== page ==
In Demophrenia: Israel and the Malaise of Democracy, published in 1994, I first described the democratic syndrome that afflicts Israel.
Political scientists in the West offer solutions to the Arab-Israeli conflict as if Muslims were animated by the same mentality or basic desires as any American professor. Of course, Western pundits are aware of the phenomenon of Islamic hatred of non-believers. But then they trivialize this hatred and unwittingly insult Muslims by speaking of “confidence-building” measures.
The same political scientists, who define politics as a struggle for power, and who recognize Islam as a militant creed, nonetheless offer their expertise on behalf of “conflict resolution,” i.e., peace. But [given their definition of politics as a struggle for power], one would think that these political scientists would instruct politicians that the choice for any nation is not between peace and war but between war with victory and war with defeat. The paramount issue would then be the intelligent use of force …
The democratic syndrome in action
This said, I proceeded to examine some of the deepest reasons why Israel’s Government failed to quell the [first] intifada and is rather permissive toward terrorist attacks by the Abbas-led Palestinian Authority.
I pointed out that, “Unlike Muslims, democrats have a Whiggish attitude toward power: they loathe to rule. Consistent therewith, Israel’s government … offered the Arabs of Judea, Samaria, and Gaza self-rule or autonomy… A Likud-led Government was reluctant to use force to quell the Arab insurrection in these areas. Such self-constraint may be explained by a tendency most prominent in PM Netanyahu because of his excessive sensitivity to America public opinion.
This tendency may first be related to the idea that democracy is based on consent, not on coercion, on the primacy of speech, not on force (and Netanyahu is first and foremost a talker). Democrats naturally believe that conflicts may be resolved if only the parties involved are open to reason and animated by good will. This is why such notions as “conflict resolution” and “confidence building” are peculiar to democracy [but utterly foreign to Islam].
There is yet a deeper reason underlying Israel’s reluctance to use force to quell Arab violence. Operative among those who have ruled Israel since 1948,
is a most profound fear: the fear engendered by the refutation of one’s self-identity as a secular Jewish humanist. Such a humanist must believe that Jews and Arabs can live together in peace and equality in the Land of Israel, otherwise, somewhere in his psyche, he must despair of the minimalist Zionist vision of Israel as a haven for Jews against anti-Semitism.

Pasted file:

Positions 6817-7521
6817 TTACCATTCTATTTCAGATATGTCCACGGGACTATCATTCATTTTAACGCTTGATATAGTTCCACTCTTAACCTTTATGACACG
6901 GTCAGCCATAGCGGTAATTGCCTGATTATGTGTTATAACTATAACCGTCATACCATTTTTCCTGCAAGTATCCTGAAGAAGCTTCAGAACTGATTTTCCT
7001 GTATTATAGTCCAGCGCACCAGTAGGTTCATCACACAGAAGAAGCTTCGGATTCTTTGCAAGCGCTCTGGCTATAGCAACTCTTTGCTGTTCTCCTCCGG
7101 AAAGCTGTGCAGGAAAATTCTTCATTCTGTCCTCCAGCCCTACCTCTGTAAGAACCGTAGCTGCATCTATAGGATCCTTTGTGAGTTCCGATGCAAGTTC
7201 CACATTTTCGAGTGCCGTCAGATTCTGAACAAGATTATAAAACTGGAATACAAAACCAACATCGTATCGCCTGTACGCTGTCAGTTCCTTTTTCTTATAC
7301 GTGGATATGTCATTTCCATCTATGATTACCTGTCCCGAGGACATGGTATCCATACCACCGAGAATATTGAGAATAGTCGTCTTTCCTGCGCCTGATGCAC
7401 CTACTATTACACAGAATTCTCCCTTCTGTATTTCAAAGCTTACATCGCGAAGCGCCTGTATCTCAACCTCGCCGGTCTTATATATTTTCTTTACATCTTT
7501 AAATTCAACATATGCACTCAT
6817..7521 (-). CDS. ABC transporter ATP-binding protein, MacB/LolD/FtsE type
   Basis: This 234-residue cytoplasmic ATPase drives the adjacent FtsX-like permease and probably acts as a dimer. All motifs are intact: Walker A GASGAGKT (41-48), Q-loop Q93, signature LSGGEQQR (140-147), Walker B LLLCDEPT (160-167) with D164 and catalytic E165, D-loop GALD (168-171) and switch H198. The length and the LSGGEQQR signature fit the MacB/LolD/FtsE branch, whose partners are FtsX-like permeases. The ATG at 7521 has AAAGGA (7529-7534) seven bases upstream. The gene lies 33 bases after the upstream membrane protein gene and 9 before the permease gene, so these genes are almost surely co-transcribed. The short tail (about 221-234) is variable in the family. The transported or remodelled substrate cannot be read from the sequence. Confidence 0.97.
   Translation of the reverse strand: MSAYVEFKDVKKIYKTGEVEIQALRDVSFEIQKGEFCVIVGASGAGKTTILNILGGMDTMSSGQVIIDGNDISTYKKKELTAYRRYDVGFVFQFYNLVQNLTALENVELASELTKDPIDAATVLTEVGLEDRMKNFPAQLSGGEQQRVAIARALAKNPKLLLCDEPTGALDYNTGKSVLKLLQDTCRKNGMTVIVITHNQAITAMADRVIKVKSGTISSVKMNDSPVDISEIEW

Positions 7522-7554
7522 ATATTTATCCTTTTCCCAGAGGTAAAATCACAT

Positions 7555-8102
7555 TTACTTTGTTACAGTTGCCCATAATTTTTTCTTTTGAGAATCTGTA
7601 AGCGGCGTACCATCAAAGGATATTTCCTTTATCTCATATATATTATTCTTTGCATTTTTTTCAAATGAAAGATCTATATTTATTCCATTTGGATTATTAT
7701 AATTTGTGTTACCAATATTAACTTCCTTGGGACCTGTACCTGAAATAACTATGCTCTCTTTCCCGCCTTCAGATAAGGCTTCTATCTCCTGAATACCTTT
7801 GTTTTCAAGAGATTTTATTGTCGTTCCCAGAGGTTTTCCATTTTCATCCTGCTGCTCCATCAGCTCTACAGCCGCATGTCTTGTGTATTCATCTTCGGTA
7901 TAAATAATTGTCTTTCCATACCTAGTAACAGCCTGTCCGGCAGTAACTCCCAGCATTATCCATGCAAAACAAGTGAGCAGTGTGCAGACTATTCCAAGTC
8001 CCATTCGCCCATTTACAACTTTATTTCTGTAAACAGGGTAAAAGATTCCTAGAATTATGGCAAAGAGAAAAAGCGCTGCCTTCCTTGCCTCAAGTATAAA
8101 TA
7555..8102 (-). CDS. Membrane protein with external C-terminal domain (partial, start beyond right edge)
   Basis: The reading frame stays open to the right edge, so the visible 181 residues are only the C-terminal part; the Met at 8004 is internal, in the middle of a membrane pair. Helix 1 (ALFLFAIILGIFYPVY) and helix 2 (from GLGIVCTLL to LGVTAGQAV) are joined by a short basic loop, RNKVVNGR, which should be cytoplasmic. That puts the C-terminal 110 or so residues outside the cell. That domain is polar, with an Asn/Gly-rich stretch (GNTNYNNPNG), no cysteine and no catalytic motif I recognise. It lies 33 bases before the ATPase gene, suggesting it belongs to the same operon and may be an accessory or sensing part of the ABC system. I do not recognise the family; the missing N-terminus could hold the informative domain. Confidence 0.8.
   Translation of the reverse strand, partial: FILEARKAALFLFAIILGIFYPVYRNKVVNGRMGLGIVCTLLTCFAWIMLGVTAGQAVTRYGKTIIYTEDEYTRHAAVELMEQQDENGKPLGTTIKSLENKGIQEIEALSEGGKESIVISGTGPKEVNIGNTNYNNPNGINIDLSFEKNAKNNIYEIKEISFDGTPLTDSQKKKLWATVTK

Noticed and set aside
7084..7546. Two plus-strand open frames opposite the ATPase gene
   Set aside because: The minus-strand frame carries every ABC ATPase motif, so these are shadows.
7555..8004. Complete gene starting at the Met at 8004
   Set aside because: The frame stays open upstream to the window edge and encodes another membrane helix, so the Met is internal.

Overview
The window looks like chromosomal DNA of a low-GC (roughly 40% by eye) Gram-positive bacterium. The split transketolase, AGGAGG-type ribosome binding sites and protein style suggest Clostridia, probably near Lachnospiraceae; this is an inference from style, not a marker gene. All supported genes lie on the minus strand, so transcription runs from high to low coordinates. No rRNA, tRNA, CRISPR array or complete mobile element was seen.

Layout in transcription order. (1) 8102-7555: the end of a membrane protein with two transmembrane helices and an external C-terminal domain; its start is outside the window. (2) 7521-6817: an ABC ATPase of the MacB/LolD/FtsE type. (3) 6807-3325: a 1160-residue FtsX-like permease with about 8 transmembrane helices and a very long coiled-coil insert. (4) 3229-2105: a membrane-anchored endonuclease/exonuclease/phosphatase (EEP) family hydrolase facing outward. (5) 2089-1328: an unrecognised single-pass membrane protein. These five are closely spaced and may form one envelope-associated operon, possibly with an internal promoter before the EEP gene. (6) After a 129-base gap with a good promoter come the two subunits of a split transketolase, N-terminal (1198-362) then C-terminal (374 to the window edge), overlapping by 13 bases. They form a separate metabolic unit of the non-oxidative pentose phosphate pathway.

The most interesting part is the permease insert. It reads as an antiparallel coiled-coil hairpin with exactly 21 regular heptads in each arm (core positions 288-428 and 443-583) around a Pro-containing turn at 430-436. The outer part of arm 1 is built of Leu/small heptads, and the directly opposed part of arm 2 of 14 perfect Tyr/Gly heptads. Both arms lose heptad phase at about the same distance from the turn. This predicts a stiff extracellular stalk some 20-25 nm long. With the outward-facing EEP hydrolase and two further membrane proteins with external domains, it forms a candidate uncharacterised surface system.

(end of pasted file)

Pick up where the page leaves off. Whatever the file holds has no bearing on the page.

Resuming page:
“Self-restraint”: a questionable virtue
Now, returning to the democratic syndrome which enfeebles Israel, I pointed out that,
Between 1936 and 1939 some 500 Jews had fallen victim to Arab terrorism. Yet there were virtually no acts of retaliation by the Haganah, the Jewish self-defense organization led by David Ben-Gurion. This self-immolation was rationalized as a policy of “self-restraint” (Havlaga), as the moral and humanistic response of Jews to Arab hatred and violence. Few Arabs were killed during those three years in which 500 Jews were sacrificed on the altar of socialist humanism.
Notice that no less than the supposedly tough-minded if not ruthless Ben-Gurion employed this policy of “self-restraint” vis-a-vis Arabs. And he did so without fear of CNN (which did not exist in the 1930s).
This democratic syndrome of “self-restraint” infects Israel’s present-day military establishment. Its general staff is taught that Israel, being a small state, can only react to events and not initiate them. Hence Jewish soldiers must be shot at before they return fire! And Israel’s military reaction must not be of such an extent as to remove the threat of further danger to Jewish life.
It was this pernicious attitude, and not only fear of world opinion, that rendered Israel’s Government so hesitant to initiate a preemptive strike in the Six Day War. And now, with the media’s emasculation of Israel, the Government of Netanyahu is almost paralyzed vis-à-vis Arab violence even in Jerusalem. This paralysis, however, is rooted in the democratic syndrome discussed at length in Demophrenia: Israel and the Malaise of Democracy.☼
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